Most Sicilians are proficient in Italian, and modern schools teach English to students. Be advised that when traveling to small villages, some of the older residents may not speak Italian (they will usually understand though).
Sicily’s main airports are in Palermo and Catania.
Catania is the larger/busiest airport, with domestic flights to most parts of Italy, some international routes and many charter flights.
Palermo is the second airport, with a good range of domestic flights and international budget flights.
Trapani (TPS) is the third airport with a recent increase of traffic.
Ragusa/Comiso Airport is a new airport and should open in near future for low-cost and charter flights.
Be careful, although public transport is very good during the week, there are not many services on Sundays – check the timetable carefully and ask the locals.
The main roads are good, with four motorways (Catania-Palermo, Palermo-Mazara and Catania-Noto which are toll-free and Messina-Palermo where you have to pay). Little roads, mainly in mountain zones, are slower but offer great views.
You can rent a car in Palermo, in Catania and in Trapani for €8 and see the surroundings of the cities on it.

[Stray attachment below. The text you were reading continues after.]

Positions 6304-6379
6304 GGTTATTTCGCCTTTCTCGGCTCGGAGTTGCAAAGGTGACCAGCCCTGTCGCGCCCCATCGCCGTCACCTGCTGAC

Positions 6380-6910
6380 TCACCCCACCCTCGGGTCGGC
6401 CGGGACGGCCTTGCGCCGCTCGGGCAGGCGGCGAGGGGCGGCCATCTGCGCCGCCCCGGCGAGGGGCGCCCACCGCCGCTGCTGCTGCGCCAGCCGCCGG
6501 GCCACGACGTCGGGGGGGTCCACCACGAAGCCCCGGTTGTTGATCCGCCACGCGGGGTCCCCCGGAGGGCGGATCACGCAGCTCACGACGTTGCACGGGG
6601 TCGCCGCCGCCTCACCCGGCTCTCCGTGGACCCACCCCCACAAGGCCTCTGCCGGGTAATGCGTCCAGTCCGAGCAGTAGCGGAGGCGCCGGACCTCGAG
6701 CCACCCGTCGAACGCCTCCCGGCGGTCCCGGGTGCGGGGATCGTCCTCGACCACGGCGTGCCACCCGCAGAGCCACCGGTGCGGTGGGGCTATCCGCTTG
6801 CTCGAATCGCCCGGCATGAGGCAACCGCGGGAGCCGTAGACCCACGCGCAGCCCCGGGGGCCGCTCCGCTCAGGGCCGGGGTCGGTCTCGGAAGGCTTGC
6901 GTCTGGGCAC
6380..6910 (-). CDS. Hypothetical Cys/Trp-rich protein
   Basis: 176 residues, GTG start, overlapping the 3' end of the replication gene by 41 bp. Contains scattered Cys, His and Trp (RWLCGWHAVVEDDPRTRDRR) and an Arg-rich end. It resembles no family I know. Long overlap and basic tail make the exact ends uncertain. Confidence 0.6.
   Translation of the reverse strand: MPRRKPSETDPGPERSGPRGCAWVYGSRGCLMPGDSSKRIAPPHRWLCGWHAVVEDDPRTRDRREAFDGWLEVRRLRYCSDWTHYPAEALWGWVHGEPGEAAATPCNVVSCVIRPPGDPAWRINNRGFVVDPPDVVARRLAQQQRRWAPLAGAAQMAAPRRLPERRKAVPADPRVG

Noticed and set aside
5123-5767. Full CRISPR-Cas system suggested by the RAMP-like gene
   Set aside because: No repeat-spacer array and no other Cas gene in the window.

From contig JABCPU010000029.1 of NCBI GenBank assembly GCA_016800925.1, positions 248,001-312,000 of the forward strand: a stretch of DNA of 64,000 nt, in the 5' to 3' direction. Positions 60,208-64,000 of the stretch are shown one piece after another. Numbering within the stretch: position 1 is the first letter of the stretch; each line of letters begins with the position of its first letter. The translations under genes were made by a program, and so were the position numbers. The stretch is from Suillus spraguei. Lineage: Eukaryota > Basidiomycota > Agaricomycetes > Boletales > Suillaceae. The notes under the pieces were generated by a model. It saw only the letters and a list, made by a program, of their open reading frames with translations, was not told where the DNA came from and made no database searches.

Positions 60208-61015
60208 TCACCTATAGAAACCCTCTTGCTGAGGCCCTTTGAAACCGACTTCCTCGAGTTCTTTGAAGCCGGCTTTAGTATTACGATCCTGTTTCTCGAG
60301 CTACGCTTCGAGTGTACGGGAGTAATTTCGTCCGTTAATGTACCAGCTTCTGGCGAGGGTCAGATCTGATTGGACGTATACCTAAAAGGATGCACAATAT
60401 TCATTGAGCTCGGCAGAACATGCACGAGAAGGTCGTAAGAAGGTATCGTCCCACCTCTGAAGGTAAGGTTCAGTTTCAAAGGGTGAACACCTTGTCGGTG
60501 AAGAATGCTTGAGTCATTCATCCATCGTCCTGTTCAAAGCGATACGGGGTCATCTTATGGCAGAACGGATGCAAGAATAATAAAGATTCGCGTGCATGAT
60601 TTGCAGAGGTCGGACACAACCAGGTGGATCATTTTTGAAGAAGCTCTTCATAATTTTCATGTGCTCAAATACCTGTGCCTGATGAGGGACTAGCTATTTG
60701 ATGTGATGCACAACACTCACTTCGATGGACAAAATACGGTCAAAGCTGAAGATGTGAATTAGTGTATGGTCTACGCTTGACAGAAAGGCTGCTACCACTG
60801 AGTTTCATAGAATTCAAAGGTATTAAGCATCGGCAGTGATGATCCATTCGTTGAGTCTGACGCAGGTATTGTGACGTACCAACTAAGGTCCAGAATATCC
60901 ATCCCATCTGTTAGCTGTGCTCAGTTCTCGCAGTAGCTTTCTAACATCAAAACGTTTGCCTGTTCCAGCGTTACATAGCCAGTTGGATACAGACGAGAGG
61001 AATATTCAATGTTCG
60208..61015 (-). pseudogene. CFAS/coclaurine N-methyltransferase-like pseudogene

What to do in Sicily, Italy
Trekking. The Parks and the Nature Reserve are not very well organized but for this reason you’ll have the opportunity to enjoy and discover the Sicilian Mountains and Nature. There are some wonderful trekkings that you can do to enjoy the beauty of the main Sicilian sites like Nebrodi mountains, Madonie mountains, Etna volcano, and more.
Salt Flats in Trapani. Where you will still see salt being made in the traditional way, by sweeping up the salt after the tide has gone out, then being ground down in ancient windmills.
San Vito Lo Capo. Is a popular seaside town on the West Coast, famous for its sandy beach and the low two-story white Moorish architecture can be seen.
Erice. Is on the West Coast and is the highest town in Sicily, with its ancient stone walled city.
Mazara Del Vallo. Is on the South Coast and is known for its Tunisian Quarter.
Zingaro Reserve, is on the West Coast of Sicily and is known for some of the best nature walks, natural beaches and examples of the dwarf palm.
The Town of Noto, is on the South Coast and is a Unesco World Heritage site because of its exemplary Baroque Architecture.
The world’s largest astronomical clock and the Museo Regionale in Messina.